Between the lot of cramped Miami happy hours and exclusive South Beach clubs, sometimes getting a drink in the 305 requires a lot of pushing, shoving and elbow-rubbing. To avoid the crowds, make your way to a Miami speakeasy where unmarked entrances and hidden double doors conceal some of the city’s top—and most spacious!—watering holes. Whether it’s Downtown dive or a sleek lounge you never knew existed, these surreptitious spots are quietly sprouting all over town—you've just got to know where to look.
What is it? The dimly lit bar adjacent to Kush is reserved for customers killing time before being seated.
Why go? Securing a table at popular burger joint Kush is nearly impossible, but you’ll welcome the wait at this cozy little spot. The “cellar” is stocked with an assortment of craft beers, plus you'll find tons of local brews on tap.
What is it? You’ve probably been too busy scarfing down tacos and chips to notice Coyo’s secret back bar. Walk past the bathroom, down the hall and through the swinging doors to discover one of Wynwood’s best-kept secrets—and drinking den.
Why go? The taco shop saves its best cocktails for the bar inside this small square room: paletaritas, mescal margaritas and a slew of tequila-based concoctions round out the drink menu. Looking to get down? On Saturday nights, the place turns into one giant dance party set to indie jams and techno beats.
What is it? Named after Japan’s famous pearl divers, Kaido’s hidden back room submerges you into an underwater lair strung with fishing nets and all kinds of nautical accents. Dinner seating is limited to eight, but you’re free to pull up a stool at the diminutive bar.
Why go? Brad Kilgore is behind the inventive Japanese menu, which is available as a 16-course “Ama-kase.” Cute little beef tartare cones and perfectly seared scallops are among the delectable bites. Cocktails are complex and chef-driven, so don’t expect to order a vodka soda without upsetting your bartender.
What is it? The 40th-floor cocktail bar is a bit of a not-so-well-kept secret. It’s just down the hall from Brickell’s popular rooftop spot Sugar, but it’s much tougher to get into.
Why go? Floor-to-ceiling windows on three sides mean you’ll still get one of the nicest views in the city without having to sit outside at Sugar, where a surprise shower can get douse you at any minute. Plus, Tea Room serves a tasty nighttime brunch you won’t find anywhere else.
What is it? From NYC’s East Village (and Chicago and L.A. thereafter), comes this barbershop-by-day, bar-by-night concept. You’ll make your way through a pristine, subway-tiled salon and into a glamorous, jungle-themed space with plenty of comfy seating for groups large and small.
Why go? You won’t go hungry at Blind Barber. There’s a gooey grilled cheese sandwich to go with practically every cocktail.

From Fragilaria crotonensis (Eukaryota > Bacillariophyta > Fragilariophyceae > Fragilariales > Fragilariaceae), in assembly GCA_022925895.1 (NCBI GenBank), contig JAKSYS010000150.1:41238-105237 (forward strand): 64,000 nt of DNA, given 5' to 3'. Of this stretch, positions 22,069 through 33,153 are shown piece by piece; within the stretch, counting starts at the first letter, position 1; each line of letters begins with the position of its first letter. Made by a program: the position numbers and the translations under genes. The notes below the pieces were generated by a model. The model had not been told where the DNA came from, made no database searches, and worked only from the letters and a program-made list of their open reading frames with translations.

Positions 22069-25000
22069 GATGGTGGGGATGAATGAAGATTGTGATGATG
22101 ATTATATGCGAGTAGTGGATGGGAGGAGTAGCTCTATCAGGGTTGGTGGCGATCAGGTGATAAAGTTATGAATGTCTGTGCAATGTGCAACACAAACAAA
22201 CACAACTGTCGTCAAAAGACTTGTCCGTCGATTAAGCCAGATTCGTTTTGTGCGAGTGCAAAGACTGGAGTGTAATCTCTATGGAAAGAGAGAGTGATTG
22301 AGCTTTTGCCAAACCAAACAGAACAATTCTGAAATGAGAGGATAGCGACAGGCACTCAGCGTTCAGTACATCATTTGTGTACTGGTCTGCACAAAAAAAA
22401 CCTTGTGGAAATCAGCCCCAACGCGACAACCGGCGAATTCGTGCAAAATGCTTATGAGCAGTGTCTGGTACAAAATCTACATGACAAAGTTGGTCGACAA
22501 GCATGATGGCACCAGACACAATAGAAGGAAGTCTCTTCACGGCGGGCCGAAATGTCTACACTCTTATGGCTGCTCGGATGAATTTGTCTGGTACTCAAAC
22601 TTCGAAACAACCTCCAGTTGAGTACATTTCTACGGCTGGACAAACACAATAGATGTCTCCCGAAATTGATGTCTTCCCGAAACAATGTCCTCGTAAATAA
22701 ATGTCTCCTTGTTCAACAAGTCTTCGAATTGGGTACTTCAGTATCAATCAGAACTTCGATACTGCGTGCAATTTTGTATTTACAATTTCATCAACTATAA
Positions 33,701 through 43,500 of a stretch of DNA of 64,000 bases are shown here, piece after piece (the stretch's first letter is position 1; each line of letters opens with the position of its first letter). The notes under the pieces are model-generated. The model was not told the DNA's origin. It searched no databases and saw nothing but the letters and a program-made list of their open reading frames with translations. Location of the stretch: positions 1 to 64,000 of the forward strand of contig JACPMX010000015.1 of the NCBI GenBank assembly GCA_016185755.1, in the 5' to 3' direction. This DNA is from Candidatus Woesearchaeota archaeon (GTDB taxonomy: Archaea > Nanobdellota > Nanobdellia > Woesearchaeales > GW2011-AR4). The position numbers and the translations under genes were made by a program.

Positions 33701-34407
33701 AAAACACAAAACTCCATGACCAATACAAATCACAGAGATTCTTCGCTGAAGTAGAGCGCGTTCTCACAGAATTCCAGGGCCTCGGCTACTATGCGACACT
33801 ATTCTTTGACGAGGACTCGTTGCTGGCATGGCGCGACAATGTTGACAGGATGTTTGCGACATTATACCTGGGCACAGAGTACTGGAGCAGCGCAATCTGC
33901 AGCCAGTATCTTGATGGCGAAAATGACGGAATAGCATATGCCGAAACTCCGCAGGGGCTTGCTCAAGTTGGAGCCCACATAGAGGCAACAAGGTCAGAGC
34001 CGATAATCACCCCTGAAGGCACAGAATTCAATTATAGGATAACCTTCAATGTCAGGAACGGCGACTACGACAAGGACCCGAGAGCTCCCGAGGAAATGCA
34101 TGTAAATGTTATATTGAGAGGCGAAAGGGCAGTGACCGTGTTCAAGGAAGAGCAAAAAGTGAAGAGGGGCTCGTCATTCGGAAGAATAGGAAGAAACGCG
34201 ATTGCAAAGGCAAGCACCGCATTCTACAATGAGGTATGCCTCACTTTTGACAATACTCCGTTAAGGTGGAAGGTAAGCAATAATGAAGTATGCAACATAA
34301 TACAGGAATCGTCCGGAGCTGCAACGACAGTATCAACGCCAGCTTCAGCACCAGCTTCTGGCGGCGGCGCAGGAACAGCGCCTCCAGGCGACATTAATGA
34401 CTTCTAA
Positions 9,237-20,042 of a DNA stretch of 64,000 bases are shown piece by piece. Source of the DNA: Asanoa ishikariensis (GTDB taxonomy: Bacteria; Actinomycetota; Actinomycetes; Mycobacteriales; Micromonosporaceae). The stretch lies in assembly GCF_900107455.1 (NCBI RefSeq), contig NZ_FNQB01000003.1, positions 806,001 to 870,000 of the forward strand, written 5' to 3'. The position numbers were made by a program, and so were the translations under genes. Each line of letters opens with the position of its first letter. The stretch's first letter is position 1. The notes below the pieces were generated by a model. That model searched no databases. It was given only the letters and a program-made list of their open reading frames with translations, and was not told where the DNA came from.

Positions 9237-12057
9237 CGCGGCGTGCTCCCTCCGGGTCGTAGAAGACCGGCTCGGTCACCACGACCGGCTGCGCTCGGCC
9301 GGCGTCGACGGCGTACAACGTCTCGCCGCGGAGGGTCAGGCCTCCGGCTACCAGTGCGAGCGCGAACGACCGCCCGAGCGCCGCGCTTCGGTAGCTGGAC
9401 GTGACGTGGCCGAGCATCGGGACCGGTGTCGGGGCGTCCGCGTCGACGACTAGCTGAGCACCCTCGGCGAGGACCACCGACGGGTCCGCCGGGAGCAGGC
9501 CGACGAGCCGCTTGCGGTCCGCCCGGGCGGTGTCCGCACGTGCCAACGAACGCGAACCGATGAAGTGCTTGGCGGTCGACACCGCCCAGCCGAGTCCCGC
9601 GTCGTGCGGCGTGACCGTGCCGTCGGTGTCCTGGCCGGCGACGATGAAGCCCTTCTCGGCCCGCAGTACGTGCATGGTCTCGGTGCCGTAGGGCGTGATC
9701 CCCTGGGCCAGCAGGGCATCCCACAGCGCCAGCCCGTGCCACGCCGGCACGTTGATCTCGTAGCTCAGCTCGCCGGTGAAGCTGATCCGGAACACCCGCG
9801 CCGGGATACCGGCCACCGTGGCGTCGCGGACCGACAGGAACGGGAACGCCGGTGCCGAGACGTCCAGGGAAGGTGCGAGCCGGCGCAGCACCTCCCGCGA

What is it? A serious taco shack in the front with a legit party spot in the back. You’ll know you’ve reached it when you pull up to the unassuming Mexican restaurant with a massive line out front.
Why go? Walking into a club through a port-a-potty is kinda fun, so is the crowd at Bodega. The small drinkery lights up with cool, young folks with an apparent high tolerance for booze: the shots are always flowing here.
What is it? Blasphemous neon signs and Instagrammable corners mark El Santo’s naughtier back-room bar. Go past the pay-phone with a direct line to God, through the gigantic wooden doors and into the room with vaulted ceilings where dangling skeletons mark the spot.
Why go? El Diablo doesn’t take itself seriously, and neither will you when you find yourself several tequilas deep, dancing on banquettes to reggaeton. El Diablo wants you to think it’s a bar but it has the feel of a full-blown club.
What is it? Sip on stiff mezcal cocktails at this haute lounge, which you enter through a curtain in a fake Mexican candy shop right above Little Havan’s Taquerias el Mexicano.
Why go? Created by the same guy behind Ball & Chain, it’s an Instagrammer’s dream, with velvet banquettes, a gold-leaf ceiling, hand-painted fixtures and colorful tequila cocktails in ceramic pots.
What is it? One of the worst-kept secrets in South Beach sits behind an unmarked door in an alleyway. Most people know Foxhole exists but even regulars get lost trying to find it.
Why go? Foxhole gives you options beyond drinking and standing around, feeling proud of having found the hidden door. There is a pool table, arcade games and two floors with ample seating should you want to sit and drink.
What is it? Tucked inside a renovated Art Deco hotel, this Collins Avenue spot flies under the radar even among locals.
Why go? The drama of getting in us half the reason to go—you have to pull a special tome from a bookcase to open the secret door. The old-school hip-hop soundtrack is the other.